Lichen Hunt--Identifying and Classifying Lichens by their Physical Characteristics

Christy Lind, North Shore Community School, Duluth, MN.
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In this activity, students will learn what a lichen is. They will be able to share information about what they already know about lichens as well as observations about lichens they find. They will be able to explore the school forest in order to pick their own lichen to identify and classify into a group. Students will also get the opportunity to draw their lichen in their nature journal along with words describing it. Finally, students will be able to share their lichens with the class.

Learning Goals

This activity is designed for students to explore the nature around them. They will also learn how to categorize their lichen according to physical characteristics. Finally, they will learn to recognize lichens in categories other than their own. By doing this activity, students are required to think critically because they will need to think about the lichen's physical characteristics in order to classify it into a group. Other skills developed by this activity are observation, drawing, making inferences, and oral presentation.
One concept of this activity that the students will understand is that there are three categories of lichens.
Another concept the students will learn is that lichens can live after you remove them from the forest.
Finally, the students will learn that lichens can live through all four seasons and they normally grow during the fall and spring.
Vocabulary Words: lichen, crustiose, foliose, fruticose

Context for Use

This activity is designed for 4th grade. My class usually has about 20 kids. We are a rural school so we have access to our own nature trail for this activity. If you don't have a forest near you, this activity could be more difficult to do. The lesson would take about an hour, but you could shorten it if you need to. It would include a little bit of lecture and note-taking, but mostly it's a guided discovery lesson. Half of the lesson will take place outside in the woods with the other half being in the classroom. There are no skills or concepts that need to be learned before doing this lesson. I would teach this activity along with a unit I do on classification of plants and animals. The students would be working alone but I would be there to guide them. This activity would be difficult to adapt to other settings because you need woods (or trees and grass) in order to find lichens.

Description and Teaching Materials

I would introduce this lesson by finding out what the kids know about lichens. I'm sure a lot of kids haven't heard of lichens before. Hopefully they won't know a lot about lichens so they can discover lichens on their own in the woods. The only materials that will be required will be a notebook (to write definitions in), a nature journal, and a pencil. After I find out what the kids know about lichens, I will tell them what a lichen is. I will describe it and tell them where lichens are found, what their use is, etc. I don't want to show them a picture because I want to see if they can find one on their own in the woods. Then I will take the kids into the woods. (They will know all the rules of the nature trail.) Once they think they found a lichen, I can confirm if it is or not. Once they find one, they need to draw it in their journals along with 3-5 words describing it. Next we will go back inside and talk about the lichens that we found. Were they leafy or flat? Did it stick up? At this time, the kids will be able to show their drawings to the class if they wish. Then we will generically categorize their lichens based on leafy, flat, etc. Next I will introduce the three categories of lichens: crustiose, foliose, and fruticose. They will write these definitions in their notebook. I would also have a field guide handy so the kids can see different examples. Finally, on the front table I will have the three different groups and the kids will need to come up and put their lichen in the group they think it belongs in. Did they have it in the right group to begin with? To wrap up the lesson, we will look at each group to see if they classified their lichen correctly and why.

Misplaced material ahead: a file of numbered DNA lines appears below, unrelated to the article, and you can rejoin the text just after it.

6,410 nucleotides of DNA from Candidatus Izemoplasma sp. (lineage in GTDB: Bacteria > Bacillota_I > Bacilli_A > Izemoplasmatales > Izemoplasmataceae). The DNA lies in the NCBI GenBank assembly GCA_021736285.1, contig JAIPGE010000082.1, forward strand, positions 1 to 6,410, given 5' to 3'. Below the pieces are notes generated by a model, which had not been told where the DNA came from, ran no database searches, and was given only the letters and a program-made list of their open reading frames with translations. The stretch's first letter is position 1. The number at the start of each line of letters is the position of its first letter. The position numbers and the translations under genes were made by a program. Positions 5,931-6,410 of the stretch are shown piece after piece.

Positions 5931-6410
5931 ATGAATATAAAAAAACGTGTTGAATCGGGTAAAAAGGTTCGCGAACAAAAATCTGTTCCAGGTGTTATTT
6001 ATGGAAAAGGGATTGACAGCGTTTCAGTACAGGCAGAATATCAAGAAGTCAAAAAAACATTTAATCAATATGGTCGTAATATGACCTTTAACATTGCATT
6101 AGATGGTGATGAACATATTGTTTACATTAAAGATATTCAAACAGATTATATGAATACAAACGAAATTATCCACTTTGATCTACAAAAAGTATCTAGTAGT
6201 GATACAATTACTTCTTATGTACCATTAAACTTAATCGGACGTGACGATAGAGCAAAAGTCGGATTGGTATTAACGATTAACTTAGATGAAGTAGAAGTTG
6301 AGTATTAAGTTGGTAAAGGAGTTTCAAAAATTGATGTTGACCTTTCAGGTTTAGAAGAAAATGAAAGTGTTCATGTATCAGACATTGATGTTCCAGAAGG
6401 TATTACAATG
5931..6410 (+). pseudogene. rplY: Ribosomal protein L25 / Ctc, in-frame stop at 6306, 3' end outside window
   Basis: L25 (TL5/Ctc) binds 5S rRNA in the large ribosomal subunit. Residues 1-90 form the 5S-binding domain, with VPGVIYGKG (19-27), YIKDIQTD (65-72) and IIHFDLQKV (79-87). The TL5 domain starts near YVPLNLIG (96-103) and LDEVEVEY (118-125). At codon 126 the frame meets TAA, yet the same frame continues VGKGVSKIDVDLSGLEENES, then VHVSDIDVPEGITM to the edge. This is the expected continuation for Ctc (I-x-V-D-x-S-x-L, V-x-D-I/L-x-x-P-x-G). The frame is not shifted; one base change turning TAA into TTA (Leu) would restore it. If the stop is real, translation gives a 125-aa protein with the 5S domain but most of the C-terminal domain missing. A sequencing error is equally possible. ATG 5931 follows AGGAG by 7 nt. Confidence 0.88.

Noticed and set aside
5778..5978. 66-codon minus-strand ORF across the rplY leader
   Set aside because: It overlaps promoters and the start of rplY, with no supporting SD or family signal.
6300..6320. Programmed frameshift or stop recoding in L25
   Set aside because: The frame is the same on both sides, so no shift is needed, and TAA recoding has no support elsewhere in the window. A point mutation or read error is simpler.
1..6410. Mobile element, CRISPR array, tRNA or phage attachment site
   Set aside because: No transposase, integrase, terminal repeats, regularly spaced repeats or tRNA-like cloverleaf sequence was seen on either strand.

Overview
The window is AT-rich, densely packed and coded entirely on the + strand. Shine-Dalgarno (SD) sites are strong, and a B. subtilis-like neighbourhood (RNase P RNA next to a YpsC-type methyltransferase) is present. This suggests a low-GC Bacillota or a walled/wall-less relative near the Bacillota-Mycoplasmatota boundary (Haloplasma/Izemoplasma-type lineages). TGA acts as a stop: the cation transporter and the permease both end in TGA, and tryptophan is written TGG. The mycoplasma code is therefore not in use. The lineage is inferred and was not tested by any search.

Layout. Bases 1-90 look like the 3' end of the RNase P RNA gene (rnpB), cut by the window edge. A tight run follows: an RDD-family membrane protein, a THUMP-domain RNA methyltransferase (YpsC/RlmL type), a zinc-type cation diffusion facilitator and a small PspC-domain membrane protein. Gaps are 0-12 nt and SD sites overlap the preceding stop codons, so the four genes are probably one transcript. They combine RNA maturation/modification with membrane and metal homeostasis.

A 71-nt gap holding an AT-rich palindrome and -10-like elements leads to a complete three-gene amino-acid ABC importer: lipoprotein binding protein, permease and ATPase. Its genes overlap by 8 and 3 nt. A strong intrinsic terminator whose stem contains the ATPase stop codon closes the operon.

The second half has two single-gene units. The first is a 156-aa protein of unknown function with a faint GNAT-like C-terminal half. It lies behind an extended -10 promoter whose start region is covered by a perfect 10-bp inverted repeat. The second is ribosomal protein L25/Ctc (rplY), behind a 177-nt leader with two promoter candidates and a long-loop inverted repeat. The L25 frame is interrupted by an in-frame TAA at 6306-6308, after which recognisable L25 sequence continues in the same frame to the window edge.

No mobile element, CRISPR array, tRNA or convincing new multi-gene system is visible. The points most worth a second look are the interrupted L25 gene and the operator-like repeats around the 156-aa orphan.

Teaching Notes and Tips

One concern I might have is the kids' behavior out in the woods. You would obviously go over rules for in the woods, safety, etc. before doing this lesson. You might want to somehow "confine" them to an area where you can still see them. If a student is having trouble finding a lichen, they can ask another student for help. This activity is different from other ones I've done with classifying because they won't know what a lichen is so that's a learning concept in itself. Also, the kids are outside exploring "by themselves" without help from me.


For an assessment, I might have the students turn in their notebooks so I know they wrote down the definitions. Also as a follow up assessment, I would have the students go home and find a lichen somewhere outside. It could be in their own yard, woods, anywhere. They can have mom or dad help them if they want. They will need to bring in a lichen and put it in the correct category. My students will have access to woods so ALL students will be able to do this. However, I might give them a couple days to complete it.


4.I.B.2: collect, organize, analyze and present data from a controlled experiment.
4.IV.B.1. Classify plants and animals according to their physical characteristics.

References and Resources